Why it Matters
Setting a DFS is an important part of creating the vision and culture for your company. It provides direction and focus and can help to motivate and inspire your team. It guides other, typically shorter-term decisions and goals.
The definition of a company’s vision should combine three elements:
- Core Purpose – WHY the organization exists.
- Core Values – HOW people are expected to behave.
- Desired Future State (DFS) – WHERE the organization is going and what it’s trying to achieve.
In turn, a well constructed DFS has two elements: a Long-Term Inspiring Goal and a Painted Picture of the envisioned future state.
The Long-Term Inspiring Goal is akin to the Big, Hairy, Audacious Goal, a term coined by Jim Collins and Jerry Porras in their book, "Built to Last: Successful Habits of Visionary Companies," According to Collins and Porras, it should …”
- Be set well into the future (10-25 years).
- Stated as something that no one has a clear notion of how to achieve.
- Written in a way that progress can be measured (or accompanied by a measurement method).
- Scare you.
It should serve as a catalyst for change and drive innovation since just doing what you are doing now won’t get the desired outcome. It should encourage teams to think outside the box and come up with creative approaches.
Here are a few examples of Long-Term Inspiring Goals set by real companies:
- Amazon's is to become the world's most customer-centric company. This goal has driven Amazon to constantly innovate and improve its customer experience, from its fast and convenient delivery options to its easy-to-use website and mobile app.
- For Starbucks, it’s “To turn the Starbucks brand into the most recognized and respected consumer brand in the world, a position that’s currently held by Coca-Cola.”
- Google's long-term goal is to organize the world's information and make it universally accessible and useful. This goal has led Google to develop a range of products and services, from search engines to cloud storage to self-driving cars.
- At Tesla, the goal is to accelerate the world's transition to sustainable energy. This goal has driven Tesla to develop electric vehicles and renewable energy products, such as solar panels and home batteries.
- Apple's is to design and develop innovative products that change the world. This goal has led Apple to create products such as the iPhone, iPod, and iPad, which have revolutionized the way we communicate, listen to music, and access information.
- Here at Results, our Long-Term Inspiring Goal is “Impacting Canada by helping organizations become great places to work, one team at a time,” which is supplemented with a count of how many employees we have influenced by working with their leadership teams. The target for this measure is 150,000 employees by 2031.
How to Construct Your Desired Future State
Setting long-term business goals or targets is an important part of creating a vision for your company. It helps to provide direction and focus for your business and can also help to motivate and inspire your team. Here are some tips for constructing your Desired Future State:
- Start with Context: As noted above, establishing a DFS must be done alongside knowing why your business exists (purpose) and what you hope to achieve. This will help you to create a goal that is meaningful and aligned with your purpose and values. Together, the DFS, Purpose and Values are the three legs of the stool for your vision and culture.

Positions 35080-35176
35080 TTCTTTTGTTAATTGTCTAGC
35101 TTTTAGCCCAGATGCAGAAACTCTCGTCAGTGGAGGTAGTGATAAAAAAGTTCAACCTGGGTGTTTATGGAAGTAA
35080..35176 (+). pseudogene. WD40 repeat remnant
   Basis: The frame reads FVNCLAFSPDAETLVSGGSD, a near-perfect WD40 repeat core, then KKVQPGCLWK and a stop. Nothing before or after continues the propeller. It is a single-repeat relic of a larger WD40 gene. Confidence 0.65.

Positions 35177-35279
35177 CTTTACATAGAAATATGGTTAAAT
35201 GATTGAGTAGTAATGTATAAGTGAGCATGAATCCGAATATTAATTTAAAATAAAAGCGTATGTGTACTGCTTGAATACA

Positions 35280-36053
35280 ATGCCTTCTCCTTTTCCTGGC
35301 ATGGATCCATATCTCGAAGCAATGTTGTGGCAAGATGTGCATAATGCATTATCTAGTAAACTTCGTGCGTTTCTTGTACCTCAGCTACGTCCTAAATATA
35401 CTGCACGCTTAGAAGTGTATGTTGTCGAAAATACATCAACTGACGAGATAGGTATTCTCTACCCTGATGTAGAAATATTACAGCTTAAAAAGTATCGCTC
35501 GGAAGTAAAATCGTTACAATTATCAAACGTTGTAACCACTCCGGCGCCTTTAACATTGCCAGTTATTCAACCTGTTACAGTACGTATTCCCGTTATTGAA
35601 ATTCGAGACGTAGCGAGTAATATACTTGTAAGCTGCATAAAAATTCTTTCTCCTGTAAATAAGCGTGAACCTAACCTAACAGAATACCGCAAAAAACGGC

- Be inspiring: When setting a Long-Term Inspiring Goal as part of the DFS, make sure it meets the BHAG criteria listed above: it should be future focused, scary, exciting, and motivating.
- Make it measurable: A long-term goal should be something that can be measured, so that you can track your progress and determine whether you are on track to achieve it. This could involve setting specific metrics or benchmarks to help you measure your progress.
- Bring the DFS to life by adding a Painted Picture. Henry Ford didn’t just have the aspiration “To Democratize the Automobile”, he brought it to life by describing what that would look and feel like for everyone:
“We will build a motor car for the great multitude.… It will be so low in price that no man making a good salary will be unable to own one and enjoy with his family the blessing of hours of pleasure in God’s great open spaces.… When we're through, everybody will be able to afford one, and everyone will have one. The horse will have disappeared from our highways, the automobile will be taken for granted…[and we will] give a large number of men employment at good wages.” Henry Ford
- Make the Desired Future State part of the Strategy Choice Cascade: As we wrote recently, business strategy involves a series of aligned, cascaded decisions. Your DFS should not only be consistent with your values and purpose, but should also link to other strategic decisions like what markets you will play in, how you will differentiate from the competition, and where you will invest to build capabilities. Most importantly, it should help you make strategic decisions for the quarter, the year, and the next 3-5 years.
Unleashing the Potential of Your Organization
Constructing a well thought out Desired Future State is an important part of creating a vision for your company. By following these steps, you can create a description that will help to guide and motivate your team as you work towards achieving it. It will be the compass that always points to true north.
If you’d like to learn more about how to build and create a great vision, or other ways you can take the simpler path to creating a great business, connect with us or consider attending one of our upcoming leadership events.